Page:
The plight of the narrator in this elegiac story is a symbolic representation of the fate suffered by countless helpless and hopeless children forsaken by their motherland. She becomes pregnant after the series of sexual encounters she endured to survive at the refugee camp. Hussaina, is just a metaphor of the dehumanization that afflicts Nigeria today. Children are abused and their ambitions shattered by those who should protect them. If girls suffering from the consequences of the inactivity of their leaders are forced to have sex with camp official for relief materials provided by NGOs then who is there that will protect them? Children today are worst hit by the act of terrorism in the country; their future and academic dreams have been murdered, and their innocence stolen from them. A country that has refused to be united by her pains is shamelessly united by her politics of greed, corruption and avarice as reflected in the story. 

Ameh, through the eyes of a teenager mourns the death of a nation through the murder of her sons and daughters, fathers and wives. For it is only a dead nation that will allow her future to die. Although this story is supposedly for young readers, its morals are more befitting for adult readers especially since the children have no direct involvement in the actions that leads to the destruction of their lives and those of their families. This is entirely an adult affair that only shows the attendant negative effects it has on children. They are only but innocent children. Therefore, teenage readers might find it a bit challenging discerning the imports of this rather technical story.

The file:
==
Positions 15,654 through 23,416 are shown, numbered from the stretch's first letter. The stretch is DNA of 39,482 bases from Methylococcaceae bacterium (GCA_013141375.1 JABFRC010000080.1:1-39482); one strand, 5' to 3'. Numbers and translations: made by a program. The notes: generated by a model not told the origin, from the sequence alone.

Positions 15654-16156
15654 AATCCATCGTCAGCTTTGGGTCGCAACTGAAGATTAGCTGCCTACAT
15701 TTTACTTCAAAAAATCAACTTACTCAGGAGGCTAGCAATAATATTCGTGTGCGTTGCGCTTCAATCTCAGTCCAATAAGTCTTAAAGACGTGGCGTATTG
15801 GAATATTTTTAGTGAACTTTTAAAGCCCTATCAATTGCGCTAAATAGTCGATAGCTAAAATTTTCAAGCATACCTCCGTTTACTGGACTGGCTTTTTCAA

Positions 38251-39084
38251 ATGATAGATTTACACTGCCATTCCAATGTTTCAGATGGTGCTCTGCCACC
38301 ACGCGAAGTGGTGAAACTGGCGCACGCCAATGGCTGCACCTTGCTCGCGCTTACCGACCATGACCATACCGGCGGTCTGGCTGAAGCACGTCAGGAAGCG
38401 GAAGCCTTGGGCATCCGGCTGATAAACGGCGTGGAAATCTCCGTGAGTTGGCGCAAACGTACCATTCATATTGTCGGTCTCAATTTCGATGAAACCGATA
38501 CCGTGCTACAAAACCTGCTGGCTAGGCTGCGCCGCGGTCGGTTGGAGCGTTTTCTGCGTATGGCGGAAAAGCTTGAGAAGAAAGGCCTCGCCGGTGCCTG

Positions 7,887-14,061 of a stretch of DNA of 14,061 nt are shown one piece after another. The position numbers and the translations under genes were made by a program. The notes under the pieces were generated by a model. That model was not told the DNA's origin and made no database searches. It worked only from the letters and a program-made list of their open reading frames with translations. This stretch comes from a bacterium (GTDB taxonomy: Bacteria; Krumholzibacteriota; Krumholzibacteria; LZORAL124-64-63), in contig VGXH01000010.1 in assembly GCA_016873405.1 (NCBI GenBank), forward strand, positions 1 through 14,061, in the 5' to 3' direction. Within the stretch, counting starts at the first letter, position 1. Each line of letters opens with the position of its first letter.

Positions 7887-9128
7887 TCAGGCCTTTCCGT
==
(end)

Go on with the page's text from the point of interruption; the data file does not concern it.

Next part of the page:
The narration prides itself in the adoption of prose-poetry. It is a story written in verse form and it bears the characteristics of poetry such that the sentences are in stanza form, rhyme, exclamation marks, metaphors, rhetorical questions etc, also the book does not have chapters and enjoys a rich colour illustration that will be especially interesting to children readers. The book is simply an extended poem.

Finally, there are incongruous issues ranging from editorial oversight and technical defects in the book. For example, "Maman" is sometimes spelt as "Mamman" and one wonders if the word means the same thing as "Mama" a generic word for mother as is the case with "Baba" in the work. "She looked like Mamman". (01) There is also inconsistency in the narrative pattern of the story; Hussaina in describing her father's elegant qualities quips "He was an ideal husband." For a teenager describing her father to her fellow teenage readers the ideal description should be that "He is an ideal father" instead of husband.

The production of the book is relatively poor as the pages easily pull off thereby disintegrating the book. For a book to be owned by children who could be careless in handling things, the book could be easily destroyed because of the pages pulling off completely. 

Above all, the work is a fresh contribution to the emerging discourse on the terrorism going on in the North East, and its negative implications for the children of the region; an unfortunate situation which Ameh has invariably drawn society's attention to through this representation. This book should be in school libraries all over the country and other children need to understand the ugly conditions under which their peers elsewhere have found themselves.

Paul Liam is a poet and critic. He lives in Minna, Niger state.